07 January 2013


Christmas is a holiday marking the birth of Jesus Christ. This day is the core of other religious holidays, because the birth of Christ heralded the beginning of a new era.
The Christmas celebration in Macedonia begins in the evening of January 5th, which is known as kolede. Children go from door to door singing Christmas carols, heralding the birth of Jesus, and receiving fruits, nuts and candy from the people. Later in the evening, the elderly people from the neighbourhood gather around a bonfire outside, and engage in a conversation about the past year and the year to come.
The following evening is the Christmas Eve, when a traditional oak log (badnik) is brought to the home. This log is cut by the father of the household and his older son, while the table is being set for the Christmas Eve supper (Posna Vechera). The dinner cannot have anything derived from animals, and it cannot be cooked using cooking oil or other types of fat. The traditional dinner usually consists of baked fish. The dinner is the last day of a traditional 40-day Orthodox Lent, which is done in a way to honor the Virgin Mary for carrying baby Jesus.
The oak log is cut into three pieces, representing the Holy Trinity, and each piece is brought into the house by the father. A member of the family receives a piece and places it on the fire. As this is done, the son and the father exchange a greeting: "Good evening and happy Christmas Eve" (Dobra Vecher i Vesel Badnik). While the log is being placed on the fire, the mother and the grandmother gather the children together into the room where the dinner is to be served. Each person carries a bundle of straw from outside, and together with the mother they spread the straw on the floor. The spreading of the straw on the house floor is meant to make the atmosphere more like that when the night Jesus was born. The house is decorated further decorated with oak and pine branches, representing the wish of the family for long and healthy life, "with health strong as oak, and with a life long as that of the oak."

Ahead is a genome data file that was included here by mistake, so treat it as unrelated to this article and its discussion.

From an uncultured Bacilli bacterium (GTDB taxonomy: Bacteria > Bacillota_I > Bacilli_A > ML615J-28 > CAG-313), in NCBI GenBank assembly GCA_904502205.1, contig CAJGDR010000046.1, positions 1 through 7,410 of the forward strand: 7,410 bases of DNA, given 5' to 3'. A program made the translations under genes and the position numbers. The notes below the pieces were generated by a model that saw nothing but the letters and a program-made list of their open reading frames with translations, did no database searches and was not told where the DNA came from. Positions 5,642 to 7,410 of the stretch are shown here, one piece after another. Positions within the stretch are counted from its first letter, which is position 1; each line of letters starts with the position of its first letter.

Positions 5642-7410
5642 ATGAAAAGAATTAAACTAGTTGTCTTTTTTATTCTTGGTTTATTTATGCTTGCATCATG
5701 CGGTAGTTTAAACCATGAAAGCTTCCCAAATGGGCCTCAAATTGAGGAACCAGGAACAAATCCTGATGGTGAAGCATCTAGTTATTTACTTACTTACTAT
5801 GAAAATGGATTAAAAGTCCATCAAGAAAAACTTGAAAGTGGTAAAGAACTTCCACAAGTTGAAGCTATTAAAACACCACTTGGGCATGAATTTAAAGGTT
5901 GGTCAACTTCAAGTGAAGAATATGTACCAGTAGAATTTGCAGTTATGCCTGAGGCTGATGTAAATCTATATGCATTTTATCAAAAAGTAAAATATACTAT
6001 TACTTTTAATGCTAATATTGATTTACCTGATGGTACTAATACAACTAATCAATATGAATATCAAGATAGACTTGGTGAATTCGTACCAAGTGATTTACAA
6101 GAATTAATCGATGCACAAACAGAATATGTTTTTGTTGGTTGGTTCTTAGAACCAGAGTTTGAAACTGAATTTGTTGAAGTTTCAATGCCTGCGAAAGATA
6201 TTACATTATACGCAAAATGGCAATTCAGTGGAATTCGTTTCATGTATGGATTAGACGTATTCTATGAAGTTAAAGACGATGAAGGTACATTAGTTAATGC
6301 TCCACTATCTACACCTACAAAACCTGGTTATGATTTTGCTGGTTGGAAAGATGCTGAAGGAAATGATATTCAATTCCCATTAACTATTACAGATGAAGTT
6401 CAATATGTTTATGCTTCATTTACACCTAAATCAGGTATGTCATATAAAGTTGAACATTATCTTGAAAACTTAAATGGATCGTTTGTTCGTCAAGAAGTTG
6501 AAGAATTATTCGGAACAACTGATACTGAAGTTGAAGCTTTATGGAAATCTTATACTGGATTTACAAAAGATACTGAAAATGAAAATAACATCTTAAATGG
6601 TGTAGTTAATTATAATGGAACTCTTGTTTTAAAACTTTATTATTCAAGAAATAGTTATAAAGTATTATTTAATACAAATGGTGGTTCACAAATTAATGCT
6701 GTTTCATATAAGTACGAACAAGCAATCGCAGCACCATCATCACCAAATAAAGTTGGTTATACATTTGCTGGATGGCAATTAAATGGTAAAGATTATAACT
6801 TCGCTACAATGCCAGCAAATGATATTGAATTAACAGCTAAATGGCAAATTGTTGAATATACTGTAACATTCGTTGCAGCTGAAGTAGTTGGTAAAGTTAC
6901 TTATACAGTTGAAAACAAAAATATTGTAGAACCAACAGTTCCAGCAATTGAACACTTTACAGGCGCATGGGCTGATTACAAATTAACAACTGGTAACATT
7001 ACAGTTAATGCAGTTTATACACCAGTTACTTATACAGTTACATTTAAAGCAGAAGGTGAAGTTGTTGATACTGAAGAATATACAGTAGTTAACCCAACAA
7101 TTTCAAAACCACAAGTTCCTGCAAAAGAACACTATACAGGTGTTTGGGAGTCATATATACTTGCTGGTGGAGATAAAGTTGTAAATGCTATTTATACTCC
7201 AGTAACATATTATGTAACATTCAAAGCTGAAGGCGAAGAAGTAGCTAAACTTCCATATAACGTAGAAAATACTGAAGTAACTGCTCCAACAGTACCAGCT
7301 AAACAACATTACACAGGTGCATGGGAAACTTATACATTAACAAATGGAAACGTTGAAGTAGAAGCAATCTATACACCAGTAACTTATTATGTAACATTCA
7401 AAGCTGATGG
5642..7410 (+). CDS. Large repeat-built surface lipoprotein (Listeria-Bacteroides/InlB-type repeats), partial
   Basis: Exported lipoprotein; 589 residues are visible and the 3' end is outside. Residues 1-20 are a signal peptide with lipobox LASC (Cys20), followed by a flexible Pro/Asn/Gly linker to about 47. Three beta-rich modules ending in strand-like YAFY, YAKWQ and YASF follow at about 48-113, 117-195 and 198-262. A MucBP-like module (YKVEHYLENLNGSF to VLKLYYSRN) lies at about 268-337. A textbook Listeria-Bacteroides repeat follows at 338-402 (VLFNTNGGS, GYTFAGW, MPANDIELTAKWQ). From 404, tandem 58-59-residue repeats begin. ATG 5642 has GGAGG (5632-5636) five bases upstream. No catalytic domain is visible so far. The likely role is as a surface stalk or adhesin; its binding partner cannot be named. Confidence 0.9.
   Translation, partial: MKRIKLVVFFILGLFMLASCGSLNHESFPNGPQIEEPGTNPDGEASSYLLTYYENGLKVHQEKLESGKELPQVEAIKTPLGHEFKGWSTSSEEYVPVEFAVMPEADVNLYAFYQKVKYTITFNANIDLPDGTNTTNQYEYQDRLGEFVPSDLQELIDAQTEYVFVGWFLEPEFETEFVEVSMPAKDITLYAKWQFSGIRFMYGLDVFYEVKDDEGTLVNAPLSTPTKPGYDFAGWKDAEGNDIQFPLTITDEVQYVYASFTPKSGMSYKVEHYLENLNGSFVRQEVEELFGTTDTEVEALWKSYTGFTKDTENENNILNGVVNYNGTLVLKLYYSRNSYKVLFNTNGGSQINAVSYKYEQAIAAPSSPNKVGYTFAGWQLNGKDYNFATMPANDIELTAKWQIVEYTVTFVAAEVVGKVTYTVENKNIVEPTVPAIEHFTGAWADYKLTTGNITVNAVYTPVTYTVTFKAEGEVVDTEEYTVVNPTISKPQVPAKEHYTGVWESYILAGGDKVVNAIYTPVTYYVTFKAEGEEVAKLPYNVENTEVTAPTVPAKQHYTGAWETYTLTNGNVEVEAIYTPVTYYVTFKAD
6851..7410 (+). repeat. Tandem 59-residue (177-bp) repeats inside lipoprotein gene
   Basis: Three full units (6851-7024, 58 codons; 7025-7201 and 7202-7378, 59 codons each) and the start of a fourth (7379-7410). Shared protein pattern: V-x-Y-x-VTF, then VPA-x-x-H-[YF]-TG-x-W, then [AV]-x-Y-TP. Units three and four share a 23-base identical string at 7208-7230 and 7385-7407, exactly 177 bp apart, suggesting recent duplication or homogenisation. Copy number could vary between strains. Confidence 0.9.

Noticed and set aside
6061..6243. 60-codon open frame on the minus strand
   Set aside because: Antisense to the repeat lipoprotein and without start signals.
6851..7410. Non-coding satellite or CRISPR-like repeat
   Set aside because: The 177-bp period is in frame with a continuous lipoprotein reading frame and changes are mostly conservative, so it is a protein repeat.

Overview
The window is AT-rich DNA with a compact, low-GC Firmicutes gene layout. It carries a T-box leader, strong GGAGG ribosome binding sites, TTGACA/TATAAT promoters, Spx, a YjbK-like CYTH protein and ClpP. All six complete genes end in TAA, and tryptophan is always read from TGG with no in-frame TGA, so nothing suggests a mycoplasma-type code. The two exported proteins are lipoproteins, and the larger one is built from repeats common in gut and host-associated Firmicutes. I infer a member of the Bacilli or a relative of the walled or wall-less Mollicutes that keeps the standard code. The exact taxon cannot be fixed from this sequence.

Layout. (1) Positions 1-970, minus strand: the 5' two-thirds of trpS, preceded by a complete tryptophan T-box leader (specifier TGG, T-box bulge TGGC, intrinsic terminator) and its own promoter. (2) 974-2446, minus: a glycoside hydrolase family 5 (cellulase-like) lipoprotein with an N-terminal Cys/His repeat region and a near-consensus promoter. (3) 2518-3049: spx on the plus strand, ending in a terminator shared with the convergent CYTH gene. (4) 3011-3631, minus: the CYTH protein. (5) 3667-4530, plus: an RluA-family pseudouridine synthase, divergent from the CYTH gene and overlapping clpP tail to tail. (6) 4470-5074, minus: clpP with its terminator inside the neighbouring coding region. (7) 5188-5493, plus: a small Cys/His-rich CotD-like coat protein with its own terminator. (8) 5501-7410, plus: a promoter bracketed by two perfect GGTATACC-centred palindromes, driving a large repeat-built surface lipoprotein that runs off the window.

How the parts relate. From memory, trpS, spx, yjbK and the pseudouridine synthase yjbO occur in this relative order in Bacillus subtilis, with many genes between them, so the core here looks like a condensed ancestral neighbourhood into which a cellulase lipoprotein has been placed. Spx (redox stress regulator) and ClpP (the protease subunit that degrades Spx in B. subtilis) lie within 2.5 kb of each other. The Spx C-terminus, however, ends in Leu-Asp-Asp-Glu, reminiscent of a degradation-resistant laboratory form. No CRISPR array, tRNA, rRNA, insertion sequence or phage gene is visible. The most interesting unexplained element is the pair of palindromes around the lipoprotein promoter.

Then the Christmas dinner is served on the same table that the Christmas candle is burning. As part of the dinner, homemade bread (pogacha) with a coin hidden in it (usually placed inside before it was baked) is served. The traditional belief is that whoever gets the coin in his/her piece, will have a particularly successful year to look forward to.
The Christmas candle is then lit, and everyone sings a Christmas hymn. Very early Christmas day, people attend the first morning church service. After the family returns from church, the first guests arrive. This is usually someone who is a dear friend of the family, and is especially honored during the celebration. The guests are met by the hosts, who kiss the guest three times on the cheeks and give him/her the Christmas greeting "Christ is born" (Hristos se rodi), and the guest replies "Indeed he is" (Voistinu Se Rodi).
These greetings are exchanged throughout the three days or Christmas. After the exchange or the greetings, the guest shakes the burning oak log and when the sparks fly up, he/she expresses his/her best wishes for the family. This is usually done in some form of rhyme, mentioning the Special desires of the family.

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